What is the pathophysiology of tinnitus?

Updated: Feb 27, 2020
  • Author: Aaron G Benson, MD; Chief Editor: Arlen D Meyers, MD, MBA  more...
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Clinically, subjective tinnitus is the perception of sound in the absence of auditory stimulation. In terms of neurophysiology, tinnitus is the consequence of the brain’s response to input deprivation from the auditory periphery. In the healthy auditory system, there is an ordered tonotopic frequency mapping from the auditory periphery (cochlea), through the midbrain, to the auditory cortex. When a region of the cochlea is damaged, the subcortical and cortical projections adjust to this chronic lack of output (plasticity), and the tonotopic organization is altered. In the auditory cortex, the region that corresponds to the area of cochlear damage is termed the lesion projection zone (LPZ). After cochlear damage, neurons in the LPZ show 2 important changes: an increase in the spontaneous firing rate and an increase in the frequency representation of the neurons that border the region of damage (the so-called lesion edge frequencies).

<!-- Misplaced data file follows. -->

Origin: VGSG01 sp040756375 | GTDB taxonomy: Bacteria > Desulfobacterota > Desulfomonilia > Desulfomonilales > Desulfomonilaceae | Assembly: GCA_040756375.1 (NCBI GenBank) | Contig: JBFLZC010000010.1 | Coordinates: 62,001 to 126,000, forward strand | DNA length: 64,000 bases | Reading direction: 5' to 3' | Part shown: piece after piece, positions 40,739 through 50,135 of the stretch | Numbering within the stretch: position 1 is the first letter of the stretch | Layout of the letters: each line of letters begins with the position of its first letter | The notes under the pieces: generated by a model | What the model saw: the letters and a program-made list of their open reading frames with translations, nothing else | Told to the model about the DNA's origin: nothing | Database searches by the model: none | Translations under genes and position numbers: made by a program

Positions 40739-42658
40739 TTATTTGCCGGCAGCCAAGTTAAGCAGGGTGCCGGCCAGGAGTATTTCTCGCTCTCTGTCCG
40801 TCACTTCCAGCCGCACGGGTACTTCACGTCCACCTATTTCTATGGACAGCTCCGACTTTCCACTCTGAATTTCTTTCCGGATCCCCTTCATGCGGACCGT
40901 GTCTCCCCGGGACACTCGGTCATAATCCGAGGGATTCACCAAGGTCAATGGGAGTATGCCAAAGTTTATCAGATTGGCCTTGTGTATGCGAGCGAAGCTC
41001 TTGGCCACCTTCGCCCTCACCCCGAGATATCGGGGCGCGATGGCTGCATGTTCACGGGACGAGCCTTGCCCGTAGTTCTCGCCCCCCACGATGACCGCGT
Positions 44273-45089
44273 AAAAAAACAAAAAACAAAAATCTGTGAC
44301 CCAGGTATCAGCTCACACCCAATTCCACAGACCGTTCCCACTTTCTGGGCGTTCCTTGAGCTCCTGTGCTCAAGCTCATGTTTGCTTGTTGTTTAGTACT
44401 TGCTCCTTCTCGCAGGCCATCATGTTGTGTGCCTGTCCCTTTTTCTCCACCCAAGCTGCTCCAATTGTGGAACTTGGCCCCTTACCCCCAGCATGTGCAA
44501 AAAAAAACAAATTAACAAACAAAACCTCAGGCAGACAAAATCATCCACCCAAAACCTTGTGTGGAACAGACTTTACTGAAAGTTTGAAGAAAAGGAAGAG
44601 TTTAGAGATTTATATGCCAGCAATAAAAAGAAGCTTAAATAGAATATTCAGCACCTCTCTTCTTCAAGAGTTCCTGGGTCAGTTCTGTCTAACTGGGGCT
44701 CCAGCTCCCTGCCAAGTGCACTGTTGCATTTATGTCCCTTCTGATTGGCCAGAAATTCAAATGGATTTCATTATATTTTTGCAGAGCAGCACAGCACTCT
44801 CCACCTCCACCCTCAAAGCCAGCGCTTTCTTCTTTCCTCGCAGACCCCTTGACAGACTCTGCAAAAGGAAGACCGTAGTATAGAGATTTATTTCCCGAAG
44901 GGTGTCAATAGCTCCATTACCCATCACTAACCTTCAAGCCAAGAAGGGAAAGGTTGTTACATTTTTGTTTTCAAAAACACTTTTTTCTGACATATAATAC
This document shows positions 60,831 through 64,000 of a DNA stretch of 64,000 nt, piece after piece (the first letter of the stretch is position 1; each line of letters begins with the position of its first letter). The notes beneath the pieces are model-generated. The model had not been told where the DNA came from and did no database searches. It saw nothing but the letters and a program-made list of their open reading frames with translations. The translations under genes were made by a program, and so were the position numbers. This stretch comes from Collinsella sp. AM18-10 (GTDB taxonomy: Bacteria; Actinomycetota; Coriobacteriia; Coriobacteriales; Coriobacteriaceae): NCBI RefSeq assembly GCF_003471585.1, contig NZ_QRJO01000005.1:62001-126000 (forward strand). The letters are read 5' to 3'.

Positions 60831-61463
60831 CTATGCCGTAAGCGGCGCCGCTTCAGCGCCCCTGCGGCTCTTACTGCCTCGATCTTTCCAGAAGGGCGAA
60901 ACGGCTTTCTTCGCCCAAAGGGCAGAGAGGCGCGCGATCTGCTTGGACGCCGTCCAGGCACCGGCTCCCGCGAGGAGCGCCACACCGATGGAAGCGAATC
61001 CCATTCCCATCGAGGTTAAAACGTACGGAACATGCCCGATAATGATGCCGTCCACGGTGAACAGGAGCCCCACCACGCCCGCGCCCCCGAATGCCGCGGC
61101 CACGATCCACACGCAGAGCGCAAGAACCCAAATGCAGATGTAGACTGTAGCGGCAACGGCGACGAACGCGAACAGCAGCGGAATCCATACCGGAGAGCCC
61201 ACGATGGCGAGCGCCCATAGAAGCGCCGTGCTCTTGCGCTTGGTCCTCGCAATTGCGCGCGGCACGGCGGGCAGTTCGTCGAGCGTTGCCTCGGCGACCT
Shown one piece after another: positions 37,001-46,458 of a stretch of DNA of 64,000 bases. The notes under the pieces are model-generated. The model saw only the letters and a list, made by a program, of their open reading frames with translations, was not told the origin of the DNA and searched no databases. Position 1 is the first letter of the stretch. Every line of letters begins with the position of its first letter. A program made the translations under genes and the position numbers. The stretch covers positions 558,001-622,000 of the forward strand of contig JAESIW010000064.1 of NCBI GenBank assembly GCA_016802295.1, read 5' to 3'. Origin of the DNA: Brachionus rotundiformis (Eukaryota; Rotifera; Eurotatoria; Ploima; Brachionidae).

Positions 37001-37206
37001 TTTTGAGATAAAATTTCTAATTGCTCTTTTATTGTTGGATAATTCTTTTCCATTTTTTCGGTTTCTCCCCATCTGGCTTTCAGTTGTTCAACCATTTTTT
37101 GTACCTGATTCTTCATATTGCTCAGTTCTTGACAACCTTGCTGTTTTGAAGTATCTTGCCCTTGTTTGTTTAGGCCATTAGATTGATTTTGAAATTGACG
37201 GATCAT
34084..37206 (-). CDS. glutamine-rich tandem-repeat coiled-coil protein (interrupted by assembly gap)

Tinnitus model. Two phenomena in the auditory cort Tinnitus model. Two phenomena in the auditory cortex are associated with peripheral deafferentation: 1) hyperactivity in the lesion projection zone and 2) increased cortical representation of the lesion-edge frequencies (here, C6) in the lesion projection zone. These two phenomena are presumed to be the neurophysiological correlates of tinnitus. The red letters correspond to octave intervals of a fundamental frequency.

These findings are explained in terms of a) the loss of central inhibition on the regions that are damaged and b) cortical plasticity of the neighboring regions of the cortex that are still active. Hence, tinnitus neurophysiology is related to detrimental cortical adaptation to input deprivation from the sensory periphery.

Additional data from animal and human studies have suggested that tinnitus may be associated with neuronal hyperactivity at different levels of the central auditory pathways, including the dorsal cochlear nucleus, the inferior colliculus, auditory cortex, and the striatum.

A literature review by Tegg-Quinn et al indicated that tinnitus can cause cognitive difficulties in adults by affecting executive control of attention. [2]  A prospective study by Gudwani et al also suggested that an association exists between tinnitus and cognitive problems. The report, which involved 25 patients, indicated that chronic, subjective tinnitus has a particularly deleterious effect on digit-span tests, verbal comprehension, mental balance, attention and concentration, immediate recall, visual recognition, and visual-motor gestalt tests. [3]

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